Protesters are calling for more family doctors in British Columbia

This isn’t the first time the group BC Health Matters organize such a meeting. Another was set up last May to put pressure on the government.

The movement was founded nine months ago by Camille Currie after she lost her GP. The goal, she says, is to convince people in British Columbia to claim their health rights.

We do this to encourage people to ask more questions, challenge initiatives and solutions that promise to help us. »

A quote from Camille Currie, President of BC Health Care Matters

According to her, more than 1 million British Columbians do not have a family doctor.

The crisis is getting worse

Last August, the provincial government invested $118 million Provide temporary support to GPs and encourage them to continue practicing in British Columbia.

This initiative is necessary, says Camille Currie: We observed doctors leaving the province and the number of residents without a family doctor increasing.

However, she fears this will be a short-term solution as the grant expires in January.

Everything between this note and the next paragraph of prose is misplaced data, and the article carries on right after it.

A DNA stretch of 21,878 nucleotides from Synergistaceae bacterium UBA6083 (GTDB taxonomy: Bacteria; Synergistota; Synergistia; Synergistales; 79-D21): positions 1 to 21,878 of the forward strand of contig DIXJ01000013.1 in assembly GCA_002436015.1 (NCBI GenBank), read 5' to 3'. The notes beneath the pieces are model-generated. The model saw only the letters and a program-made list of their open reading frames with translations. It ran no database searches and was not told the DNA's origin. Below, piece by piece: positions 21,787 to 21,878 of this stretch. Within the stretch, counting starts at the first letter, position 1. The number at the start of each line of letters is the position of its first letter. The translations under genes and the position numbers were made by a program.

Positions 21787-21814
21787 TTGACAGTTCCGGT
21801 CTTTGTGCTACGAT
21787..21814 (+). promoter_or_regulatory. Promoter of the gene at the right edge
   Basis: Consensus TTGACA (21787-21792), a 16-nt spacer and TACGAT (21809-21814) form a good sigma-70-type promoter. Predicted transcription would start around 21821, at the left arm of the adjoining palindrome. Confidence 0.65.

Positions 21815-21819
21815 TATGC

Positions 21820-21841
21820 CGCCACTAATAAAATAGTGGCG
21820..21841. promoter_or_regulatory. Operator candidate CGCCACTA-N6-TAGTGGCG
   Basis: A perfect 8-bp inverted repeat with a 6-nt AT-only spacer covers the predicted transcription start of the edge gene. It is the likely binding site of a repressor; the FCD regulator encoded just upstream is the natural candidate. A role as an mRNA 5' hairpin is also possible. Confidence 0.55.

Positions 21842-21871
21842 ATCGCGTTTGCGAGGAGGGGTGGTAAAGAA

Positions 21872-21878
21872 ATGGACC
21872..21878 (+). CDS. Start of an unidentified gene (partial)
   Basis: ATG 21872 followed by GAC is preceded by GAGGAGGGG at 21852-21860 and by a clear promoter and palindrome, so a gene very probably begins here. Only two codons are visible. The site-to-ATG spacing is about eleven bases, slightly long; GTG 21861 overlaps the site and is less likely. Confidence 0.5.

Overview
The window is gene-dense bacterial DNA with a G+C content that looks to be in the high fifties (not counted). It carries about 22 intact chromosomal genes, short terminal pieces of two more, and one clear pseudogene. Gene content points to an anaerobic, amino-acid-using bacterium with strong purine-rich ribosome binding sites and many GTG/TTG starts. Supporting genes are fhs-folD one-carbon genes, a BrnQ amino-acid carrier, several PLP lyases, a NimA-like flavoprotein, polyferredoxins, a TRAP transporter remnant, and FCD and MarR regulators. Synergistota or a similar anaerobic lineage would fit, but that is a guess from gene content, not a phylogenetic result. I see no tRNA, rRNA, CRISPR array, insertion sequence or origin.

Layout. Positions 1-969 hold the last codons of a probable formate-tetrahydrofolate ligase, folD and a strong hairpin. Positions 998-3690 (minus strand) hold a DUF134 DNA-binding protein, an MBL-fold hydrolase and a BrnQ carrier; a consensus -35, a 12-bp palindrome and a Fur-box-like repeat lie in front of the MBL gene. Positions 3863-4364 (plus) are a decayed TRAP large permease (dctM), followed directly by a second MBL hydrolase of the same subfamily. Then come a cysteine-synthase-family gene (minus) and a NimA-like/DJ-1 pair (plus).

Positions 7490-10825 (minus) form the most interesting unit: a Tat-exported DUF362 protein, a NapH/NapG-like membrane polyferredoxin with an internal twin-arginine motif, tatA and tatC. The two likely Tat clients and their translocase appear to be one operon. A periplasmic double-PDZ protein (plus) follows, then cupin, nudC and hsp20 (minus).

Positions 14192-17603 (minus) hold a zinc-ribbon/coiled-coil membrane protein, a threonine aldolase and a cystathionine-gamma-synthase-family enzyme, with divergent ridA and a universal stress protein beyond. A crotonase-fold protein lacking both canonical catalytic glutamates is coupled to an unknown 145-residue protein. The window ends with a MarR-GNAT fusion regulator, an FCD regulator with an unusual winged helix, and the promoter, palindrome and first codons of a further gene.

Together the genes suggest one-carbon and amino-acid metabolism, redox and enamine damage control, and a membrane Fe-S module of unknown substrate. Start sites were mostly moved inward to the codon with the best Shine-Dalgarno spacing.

GPs plan to send letters to patients telling them they’re leaving the province… When they’re gone and they close their offices, it’s going to be scary. »

A quote from Camille Currie, President of BC Health Care Matters

On Friday, Prime Minister-elect David Eby said he would lower barriers to hiring foreign doctors.

For some family doctors like Dr. jennifer Lushthe problem is the pay-per-service model that needs to change. The other federal states have significantly more attractive modelsShe explains.

Last May, the group BC Health Matters, sent a petition to Health Secretary Adrian Dix and Chief Medical Officer Bonnie Henry. Another petition must be sent to Canadian Health Minister Jean-Yves Duclos to urge him to act in the face of this health crisis.

Jordan Johnson

Award-winning entrepreneur. Baconaholic. Food advocate. Wannabe beer maven. Twitter ninja.

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